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Evening markets: China, Italy, Syria encourage crop sellers

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It needed a strong argument for any risk asset to avoid Monday's sell-off.

A plethora of negative news, from rising Chinese inflation to attacks on French and US embassies in Syria to fears for the eurozone debt crisis spreading to Italy, kept the likes of shares and commodities on the defensive.

And even bonds, if they were Italian, with the cost of insuring against a default by the eurozone's third-largest economy rising to a record, after an attack by the country on short sellers merely focused attentions on its debt problems.

(Italy has, after Greece, the highest debt-to-GDP ratio in the eurozone.)

Limit down

Unsurprisingly, US shares were 1.4% lower in late deals.

And the


, as an indicator of broad investor jitters, soared 1.2% against a basket of currencies, a pressure on dollar-denominated exports such as many commodities.

Prices of many raw materials, including




, fell. And, among farm commodities,


was particularly affected, relying on for its biggest import market on China, which faces the likelihood of further interest rate rises following its poor inflation data.

Cotton futures tumbled on China's Zhengzhou exchange, by nearly 6% for July delivery and 3.2% for the best-traded January lot.

In New York, December cotton fell the daily maximum allowed, 5.0 cents, to close at 108.88 cents a pound, with further pressure from rain in Texas, improving prospects for a crop which has been badly hampered by drought.

Margin change

Still, while many other soft commodities were also notably weak, with London


falling 3.4% to $2,354 a tonne,


managed to put the brakes on its decline.

And this despite - or was it because of - a lift to New York margin requirements on sugar, meaning futures investors need to put up more money upfront to cover their positions.

"The [New York] exchange upped the initial margin requirements, which wasn't completely unexpected, but will this put more pressure on cash-strapped shorts?" Thomas Kujawa at Sucden Financial in London said.

With downgrades expected this week from Unica, the cane industry group, and consultancy Datagro to estimates for Brazil's sugar output, New York's October futures contract limited its decline to 1.5%, leaving the lot to close at 28.92 cents a pound.

In London, August white sugar set a contract high of $823.80 a tonne before closing at $817.90 a tonne, down just $0.60 on the day.

Russian upgrade

Chicago's bhig crops faced similar dynamics, with


facing the full wrath of investors while corn and soybeans held on.

Wheat's problem was in part down to harvest pressure, and a dearth of the weather problems affecting other crops. Indeed, conditions may have been helpful.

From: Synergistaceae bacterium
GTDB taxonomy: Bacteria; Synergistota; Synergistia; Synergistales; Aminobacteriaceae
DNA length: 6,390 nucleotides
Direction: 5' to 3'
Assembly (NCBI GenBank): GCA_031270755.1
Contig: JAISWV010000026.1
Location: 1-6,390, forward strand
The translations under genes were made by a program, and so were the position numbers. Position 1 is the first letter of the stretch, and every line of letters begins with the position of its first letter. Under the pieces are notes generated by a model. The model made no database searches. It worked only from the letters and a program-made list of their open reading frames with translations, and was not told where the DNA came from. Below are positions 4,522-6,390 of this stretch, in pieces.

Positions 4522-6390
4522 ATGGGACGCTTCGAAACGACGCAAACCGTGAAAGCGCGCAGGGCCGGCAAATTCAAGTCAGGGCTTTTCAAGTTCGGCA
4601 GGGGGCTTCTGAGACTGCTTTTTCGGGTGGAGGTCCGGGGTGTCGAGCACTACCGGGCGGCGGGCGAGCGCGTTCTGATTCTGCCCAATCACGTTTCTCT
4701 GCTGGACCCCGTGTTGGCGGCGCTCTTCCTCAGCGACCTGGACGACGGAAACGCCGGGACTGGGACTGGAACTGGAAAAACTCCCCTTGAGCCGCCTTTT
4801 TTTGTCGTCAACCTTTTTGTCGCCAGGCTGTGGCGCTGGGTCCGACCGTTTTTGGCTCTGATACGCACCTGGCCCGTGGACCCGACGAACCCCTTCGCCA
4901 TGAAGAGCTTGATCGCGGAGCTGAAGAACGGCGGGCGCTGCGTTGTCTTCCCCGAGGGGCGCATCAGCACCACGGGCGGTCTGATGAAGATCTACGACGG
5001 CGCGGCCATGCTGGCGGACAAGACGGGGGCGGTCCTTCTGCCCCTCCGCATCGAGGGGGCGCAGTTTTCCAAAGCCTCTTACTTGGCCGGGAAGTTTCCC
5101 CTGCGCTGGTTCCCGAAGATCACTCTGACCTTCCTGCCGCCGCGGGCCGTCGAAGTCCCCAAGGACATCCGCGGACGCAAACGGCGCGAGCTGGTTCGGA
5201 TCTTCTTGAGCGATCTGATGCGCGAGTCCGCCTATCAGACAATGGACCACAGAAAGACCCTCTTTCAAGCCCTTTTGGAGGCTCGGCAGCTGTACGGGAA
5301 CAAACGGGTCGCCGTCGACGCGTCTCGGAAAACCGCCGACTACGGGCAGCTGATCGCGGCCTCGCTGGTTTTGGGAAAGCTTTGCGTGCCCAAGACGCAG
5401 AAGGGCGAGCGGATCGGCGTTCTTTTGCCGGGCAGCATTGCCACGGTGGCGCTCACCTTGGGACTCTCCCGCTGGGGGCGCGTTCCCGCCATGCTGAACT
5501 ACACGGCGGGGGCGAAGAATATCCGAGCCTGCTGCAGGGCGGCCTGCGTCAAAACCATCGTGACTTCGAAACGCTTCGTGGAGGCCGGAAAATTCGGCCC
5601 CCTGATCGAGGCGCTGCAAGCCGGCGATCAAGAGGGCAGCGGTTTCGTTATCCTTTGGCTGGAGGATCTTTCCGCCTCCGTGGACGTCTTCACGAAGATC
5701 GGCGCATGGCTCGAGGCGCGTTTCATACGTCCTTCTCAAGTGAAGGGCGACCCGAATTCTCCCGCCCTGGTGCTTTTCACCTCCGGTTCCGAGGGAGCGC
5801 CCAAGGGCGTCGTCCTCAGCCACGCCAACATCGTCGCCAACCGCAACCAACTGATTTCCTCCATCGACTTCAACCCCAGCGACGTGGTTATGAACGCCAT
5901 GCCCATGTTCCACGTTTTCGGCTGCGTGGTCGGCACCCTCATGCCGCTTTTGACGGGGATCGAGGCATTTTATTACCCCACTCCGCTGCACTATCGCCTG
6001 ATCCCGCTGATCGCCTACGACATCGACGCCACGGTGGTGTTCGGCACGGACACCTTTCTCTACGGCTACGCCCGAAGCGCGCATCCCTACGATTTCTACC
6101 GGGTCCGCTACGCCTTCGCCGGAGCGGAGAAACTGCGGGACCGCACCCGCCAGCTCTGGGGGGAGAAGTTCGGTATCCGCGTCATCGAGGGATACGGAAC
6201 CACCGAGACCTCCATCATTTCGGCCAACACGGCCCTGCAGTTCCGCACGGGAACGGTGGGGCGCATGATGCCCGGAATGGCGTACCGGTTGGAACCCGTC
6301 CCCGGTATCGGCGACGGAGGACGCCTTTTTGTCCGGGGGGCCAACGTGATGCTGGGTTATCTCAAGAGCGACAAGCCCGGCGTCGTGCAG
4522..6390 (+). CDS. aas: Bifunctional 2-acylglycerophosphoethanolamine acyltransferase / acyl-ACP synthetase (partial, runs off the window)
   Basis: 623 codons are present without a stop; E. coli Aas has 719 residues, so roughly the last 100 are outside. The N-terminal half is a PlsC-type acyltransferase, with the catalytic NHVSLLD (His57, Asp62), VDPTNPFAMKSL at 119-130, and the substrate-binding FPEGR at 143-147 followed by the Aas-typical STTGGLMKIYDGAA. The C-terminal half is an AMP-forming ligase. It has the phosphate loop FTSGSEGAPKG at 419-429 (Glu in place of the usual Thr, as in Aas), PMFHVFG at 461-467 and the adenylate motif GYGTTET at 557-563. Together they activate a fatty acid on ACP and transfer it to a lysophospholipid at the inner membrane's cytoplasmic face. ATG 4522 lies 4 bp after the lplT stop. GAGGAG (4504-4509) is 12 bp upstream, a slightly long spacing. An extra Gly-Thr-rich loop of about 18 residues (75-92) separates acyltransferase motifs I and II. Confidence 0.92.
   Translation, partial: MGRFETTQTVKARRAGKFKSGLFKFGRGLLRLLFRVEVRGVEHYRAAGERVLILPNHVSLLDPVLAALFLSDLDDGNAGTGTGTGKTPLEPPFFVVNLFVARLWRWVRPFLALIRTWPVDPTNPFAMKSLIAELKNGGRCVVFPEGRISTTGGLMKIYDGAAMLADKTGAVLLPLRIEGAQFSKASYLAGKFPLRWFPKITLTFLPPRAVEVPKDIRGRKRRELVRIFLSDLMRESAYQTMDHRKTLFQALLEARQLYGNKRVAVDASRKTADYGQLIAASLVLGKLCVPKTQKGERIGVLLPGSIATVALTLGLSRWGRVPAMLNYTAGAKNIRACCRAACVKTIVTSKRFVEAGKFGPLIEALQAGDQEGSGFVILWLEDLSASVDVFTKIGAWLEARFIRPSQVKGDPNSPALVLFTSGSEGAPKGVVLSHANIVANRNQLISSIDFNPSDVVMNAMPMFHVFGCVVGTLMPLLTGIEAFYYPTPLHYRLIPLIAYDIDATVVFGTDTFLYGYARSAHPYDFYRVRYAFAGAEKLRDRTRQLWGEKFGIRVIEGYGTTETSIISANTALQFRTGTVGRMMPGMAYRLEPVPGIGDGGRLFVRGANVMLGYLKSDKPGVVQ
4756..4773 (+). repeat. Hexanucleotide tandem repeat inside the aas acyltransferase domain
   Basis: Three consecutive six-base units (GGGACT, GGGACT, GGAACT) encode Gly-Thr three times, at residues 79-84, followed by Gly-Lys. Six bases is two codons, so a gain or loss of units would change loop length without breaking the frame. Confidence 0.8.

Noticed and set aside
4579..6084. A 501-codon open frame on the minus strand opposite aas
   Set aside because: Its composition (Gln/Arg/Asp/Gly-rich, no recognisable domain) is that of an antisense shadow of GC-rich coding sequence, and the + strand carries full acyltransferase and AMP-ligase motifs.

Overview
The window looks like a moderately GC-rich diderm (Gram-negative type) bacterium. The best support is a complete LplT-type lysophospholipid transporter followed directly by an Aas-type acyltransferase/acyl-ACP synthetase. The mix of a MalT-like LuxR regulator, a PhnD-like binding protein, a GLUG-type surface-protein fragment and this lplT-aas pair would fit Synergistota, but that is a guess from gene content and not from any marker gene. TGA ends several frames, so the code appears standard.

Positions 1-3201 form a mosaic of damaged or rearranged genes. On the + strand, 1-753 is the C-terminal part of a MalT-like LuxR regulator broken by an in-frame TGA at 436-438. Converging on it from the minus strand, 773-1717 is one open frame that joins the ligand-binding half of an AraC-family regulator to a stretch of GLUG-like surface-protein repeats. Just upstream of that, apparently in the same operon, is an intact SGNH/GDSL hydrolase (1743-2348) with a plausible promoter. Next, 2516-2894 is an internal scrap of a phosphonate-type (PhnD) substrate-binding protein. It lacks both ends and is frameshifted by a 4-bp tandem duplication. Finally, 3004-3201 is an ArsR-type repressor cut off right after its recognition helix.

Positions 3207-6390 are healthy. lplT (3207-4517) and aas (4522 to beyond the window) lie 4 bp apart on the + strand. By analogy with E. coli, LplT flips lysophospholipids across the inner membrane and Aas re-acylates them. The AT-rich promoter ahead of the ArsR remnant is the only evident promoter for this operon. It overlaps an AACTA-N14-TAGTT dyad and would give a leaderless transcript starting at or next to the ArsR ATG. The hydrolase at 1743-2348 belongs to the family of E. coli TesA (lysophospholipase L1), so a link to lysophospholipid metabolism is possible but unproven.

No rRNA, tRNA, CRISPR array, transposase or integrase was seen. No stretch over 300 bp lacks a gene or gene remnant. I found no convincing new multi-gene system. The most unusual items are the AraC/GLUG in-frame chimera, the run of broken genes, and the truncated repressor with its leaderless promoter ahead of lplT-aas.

"Wheat struggled under seasonal pressures as harvest weighs while the Minneapolis [spring wheat] market struggles under weak spot market prices as railroads get back moving as flood waters recede across North Dakota," Benson Quinn Commodities said.

But sentiment was also damaged by a lift by Moscow-based consultancy SovEcon to estimates for the Russian grains harvest, putting it within range of 2009, pre-drought levels.

Wheat futures tumbled on both sides of the Atlantic, ending down 2.1% at E190.75 a tonne in Paris for November, and 1.4% at £162.50 a tonne in London for the same month, and off 1.8% at $6.39 ¼ a bushel for Chicago's best-traded September contract.

Minneapolis wheat fell 2.8% to $7.94 ¼ a bushel for September.

'Critical time'



was protected by growing fears for hot weather, and forecasts of temperatures approaching 100 degrees Fahrenheit in corn-growing areas.

"The bullish factor has been the weather as more concern is developing surrounding the location of the high pressure ridge which has been over the central US, but will migrate to the south east in midweek, but then move back over the central US by weeks end," Darrell Holaday at Country Futures said.

"There is still some rain in the forecast, but it is sparse enough that the heat is going to be a problem if it persists."

Benson Quinn said: "The heat is coming at a critical time for corn with key silking and pollination upon us as late planting pushed back timing from early-to-mid July to mid-to-late July."

And, with some investors potentially reluctant too to take huge positions ahead of a key US Department of Agriculture crop report due on Tuesday, Chicago corn for September closed up 0.1% at $6.43 a bushel.

The better-traded December lot fell but by a relatively mild 0.7% to $6.32 ¾ a bushel.

China trade


faced early disappointment, with China the top buyer of the oilseed too.

Furthermore, preliminary Chinese June trade data showed soybean imports at 4.3m tonnes, down 5.7% month on month, and 31% year on year.

However, with the hot weather posing some threat to soybeans too, and with China buying 110,000 tonnes of US soybeans overnight, losses to futures were limited, with the August contract losing 0.25 cents to end at $13.46 ½ a bushel.

New crop November soybeans added 0.2% to $13.47 a bushel.


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